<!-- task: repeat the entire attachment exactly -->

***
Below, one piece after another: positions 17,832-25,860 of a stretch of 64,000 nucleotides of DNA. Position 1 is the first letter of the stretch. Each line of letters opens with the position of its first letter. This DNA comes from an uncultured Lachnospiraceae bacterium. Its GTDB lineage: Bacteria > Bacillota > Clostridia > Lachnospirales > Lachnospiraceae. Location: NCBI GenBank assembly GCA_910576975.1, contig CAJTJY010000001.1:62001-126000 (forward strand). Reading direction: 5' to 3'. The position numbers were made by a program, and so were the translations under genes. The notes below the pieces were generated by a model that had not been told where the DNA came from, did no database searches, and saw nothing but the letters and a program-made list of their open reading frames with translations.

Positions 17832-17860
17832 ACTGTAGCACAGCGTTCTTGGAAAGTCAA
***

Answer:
Below, one piece after another: positions 17,832-25,860 of a stretch of 64,000 nucleotides of DNA. Position 1 is the first letter of the stretch. Each line of letters opens with the position of its first letter. This DNA comes from an uncultured Lachnospiraceae bacterium. Its GTDB lineage: Bacteria > Bacillota > Clostridia > Lachnospirales > Lachnospiraceae. Location: NCBI GenBank assembly GCA_910576975.1, contig CAJTJY010000001.1:62001-126000 (forward strand). Reading direction: 5' to 3'. The position numbers were made by a program, and so were the translations under genes. The notes below the pieces were generated by a model that had not been told where the DNA came from, did no database searches, and saw nothing but the letters and a program-made list of their open reading frames with translations.

Positions 17832-17860
17832 ACTGTAGCACAGCGTTCTTGGAAAGTCAA